Some things from those days aren’t still standing. When I was in high school, my parents divorced, Dad remarried and my mother died. That time, Dad couldn’t fix everything. I don’t know how we all got through those years and it’s still hard to talk about sometimes. But my father was there. Through all the changes, both his and mine, he’s always been there for me.

Lucky for us, Dad is enjoying good health at age 82. He chafes at the restrictions of old age and sometimes he flagrantly defies them. A couple of Christmases ago, Dad tried out my nephew Christopher’s hoverboard. It didn’t go well. The board zipped out from under his feet and he crashed onto the cold kitchen floor flat on his back. Scared us to death! But my crazy daredevil father got to his feet, rubbed his head and asked, “Hey, where’s the seat to this thing?”

He hasn’t lost his sense of humor and he’s still creating things. I’ve tried to talk him into downsizing, selling the house and moving to something smaller and easier to maintain, but he won’t do it. He says he can’t find a retirement community that would let him have his workshop.

Last summer, I was feeling nostalgic for those sweet times with my father when I got an idea for something we could build together during my visit. Dad was a little confused by my request at first. 

“How are you going to take a bench home on the plane?” he asked.

“A meditation bench is really small, Dad. Not like a park bench.” I held my hands about a foot apart to give him an idea of the size. “Space for one butt. About eight inches tall. Flat seat. You kneel on the floor to sit on it.” I pulled up the directions I’d found online to show him what it would look like.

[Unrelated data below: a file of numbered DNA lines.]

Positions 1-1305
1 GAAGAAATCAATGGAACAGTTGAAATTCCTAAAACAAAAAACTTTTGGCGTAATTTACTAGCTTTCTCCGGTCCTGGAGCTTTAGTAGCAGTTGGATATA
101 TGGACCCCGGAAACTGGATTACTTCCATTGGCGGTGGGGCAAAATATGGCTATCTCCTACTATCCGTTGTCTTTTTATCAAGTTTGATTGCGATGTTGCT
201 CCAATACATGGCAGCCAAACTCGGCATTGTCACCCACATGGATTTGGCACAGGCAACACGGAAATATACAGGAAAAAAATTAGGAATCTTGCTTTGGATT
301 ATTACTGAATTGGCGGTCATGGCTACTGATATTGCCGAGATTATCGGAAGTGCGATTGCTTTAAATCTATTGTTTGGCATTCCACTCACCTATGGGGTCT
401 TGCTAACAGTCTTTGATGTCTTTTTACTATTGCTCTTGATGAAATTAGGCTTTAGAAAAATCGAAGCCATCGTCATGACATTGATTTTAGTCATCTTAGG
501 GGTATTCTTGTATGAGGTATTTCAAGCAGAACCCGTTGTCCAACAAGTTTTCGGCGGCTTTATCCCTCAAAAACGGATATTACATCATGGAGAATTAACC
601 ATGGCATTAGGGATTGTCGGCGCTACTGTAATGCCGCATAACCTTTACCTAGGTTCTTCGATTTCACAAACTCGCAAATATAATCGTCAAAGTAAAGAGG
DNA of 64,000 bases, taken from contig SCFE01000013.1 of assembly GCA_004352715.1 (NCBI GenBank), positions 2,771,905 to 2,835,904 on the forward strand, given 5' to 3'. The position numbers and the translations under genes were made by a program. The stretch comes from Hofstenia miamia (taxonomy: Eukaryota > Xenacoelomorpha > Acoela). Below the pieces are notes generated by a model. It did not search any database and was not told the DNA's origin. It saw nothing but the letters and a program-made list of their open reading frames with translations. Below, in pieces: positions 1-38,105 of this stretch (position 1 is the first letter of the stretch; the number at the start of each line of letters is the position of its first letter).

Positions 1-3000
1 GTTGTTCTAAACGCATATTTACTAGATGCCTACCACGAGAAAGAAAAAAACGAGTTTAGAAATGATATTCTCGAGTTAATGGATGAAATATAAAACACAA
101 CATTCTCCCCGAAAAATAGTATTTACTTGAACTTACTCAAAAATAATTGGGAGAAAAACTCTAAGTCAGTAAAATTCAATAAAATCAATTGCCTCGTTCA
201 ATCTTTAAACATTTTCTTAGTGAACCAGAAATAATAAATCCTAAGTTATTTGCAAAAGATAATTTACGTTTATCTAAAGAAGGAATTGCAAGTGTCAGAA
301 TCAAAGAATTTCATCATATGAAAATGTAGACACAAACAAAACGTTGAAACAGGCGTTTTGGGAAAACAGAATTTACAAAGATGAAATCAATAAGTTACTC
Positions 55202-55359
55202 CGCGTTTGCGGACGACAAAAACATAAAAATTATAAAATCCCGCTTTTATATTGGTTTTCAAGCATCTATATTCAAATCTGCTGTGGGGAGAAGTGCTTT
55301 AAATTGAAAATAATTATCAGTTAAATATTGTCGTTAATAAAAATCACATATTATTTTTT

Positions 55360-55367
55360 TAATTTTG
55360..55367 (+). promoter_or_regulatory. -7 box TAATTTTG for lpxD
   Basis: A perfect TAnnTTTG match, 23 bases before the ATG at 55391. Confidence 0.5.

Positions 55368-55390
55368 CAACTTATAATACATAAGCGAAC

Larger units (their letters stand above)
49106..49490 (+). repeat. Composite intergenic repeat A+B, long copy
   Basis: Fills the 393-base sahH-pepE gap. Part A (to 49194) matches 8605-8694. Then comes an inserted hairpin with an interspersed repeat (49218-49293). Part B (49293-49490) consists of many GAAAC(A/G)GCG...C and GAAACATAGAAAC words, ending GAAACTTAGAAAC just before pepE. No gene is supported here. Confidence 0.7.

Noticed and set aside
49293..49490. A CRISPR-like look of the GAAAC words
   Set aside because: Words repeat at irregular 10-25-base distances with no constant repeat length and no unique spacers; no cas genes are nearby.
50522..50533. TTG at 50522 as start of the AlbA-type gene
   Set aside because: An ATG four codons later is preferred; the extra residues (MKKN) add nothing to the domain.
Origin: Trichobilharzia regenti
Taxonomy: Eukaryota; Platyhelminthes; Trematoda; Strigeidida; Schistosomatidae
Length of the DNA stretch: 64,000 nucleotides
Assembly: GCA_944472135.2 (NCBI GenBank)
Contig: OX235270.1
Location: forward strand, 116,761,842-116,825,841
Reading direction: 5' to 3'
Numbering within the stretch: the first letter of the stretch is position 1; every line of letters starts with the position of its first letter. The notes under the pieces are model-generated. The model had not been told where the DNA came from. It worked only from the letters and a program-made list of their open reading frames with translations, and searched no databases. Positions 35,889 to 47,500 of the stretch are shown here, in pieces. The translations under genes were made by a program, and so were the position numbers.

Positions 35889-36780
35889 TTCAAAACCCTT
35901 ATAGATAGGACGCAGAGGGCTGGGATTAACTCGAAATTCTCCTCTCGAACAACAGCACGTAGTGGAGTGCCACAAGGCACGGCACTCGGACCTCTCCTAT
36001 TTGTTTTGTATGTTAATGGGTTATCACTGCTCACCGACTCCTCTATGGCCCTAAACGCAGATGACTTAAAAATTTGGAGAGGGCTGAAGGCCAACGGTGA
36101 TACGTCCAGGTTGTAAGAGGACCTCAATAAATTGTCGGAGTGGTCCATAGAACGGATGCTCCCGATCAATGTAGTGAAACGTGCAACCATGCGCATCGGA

Dad studied the diagram and then launched into a search on Pinterest, his new jam, to do a little more research. In the end, we settled on a design and found the wood and stain we needed for the project among his everyday supplies. Mom and I went shopping for the fabric to cover the seat, because shopping is her jam.

Dad’s shop is a carpentry wonderland. It’s easy to see what he does with all those Lowe’s gift cards we give him for every occasion, but I’m clueless naming his many fierce-looking power tools. For our modest meditation bench, we used a couple of different saws, at least three sanders, a device that did some kind of planing and possibly a drill. I’m not sure. Other doodads may also have been involved. The man has everything. 

Just like old times, I passed Dad tools and watched him transform scrap wood into something useful. He urged me to try my hand at it. The little palm sander was fun. The big saw that bounced was scary. Dad applied the stain and the next day we padded and covered the seat, securing the material with upholstery tacks. It’s just about perfect. Kind of like Dad.

I know Dad doesn’t understand why I’d want to sit on a little wooden bench and watch myself breathe. (Nobody in my family does. I’m glad they all indulge my oddities.) But he was delighted to build it for me, gifting me with all these fond memories.

Dad tries meditation

And my very own meditation bench will have the touch of my father’s loving hands upon it forever. 

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Say Goodbye to Bessie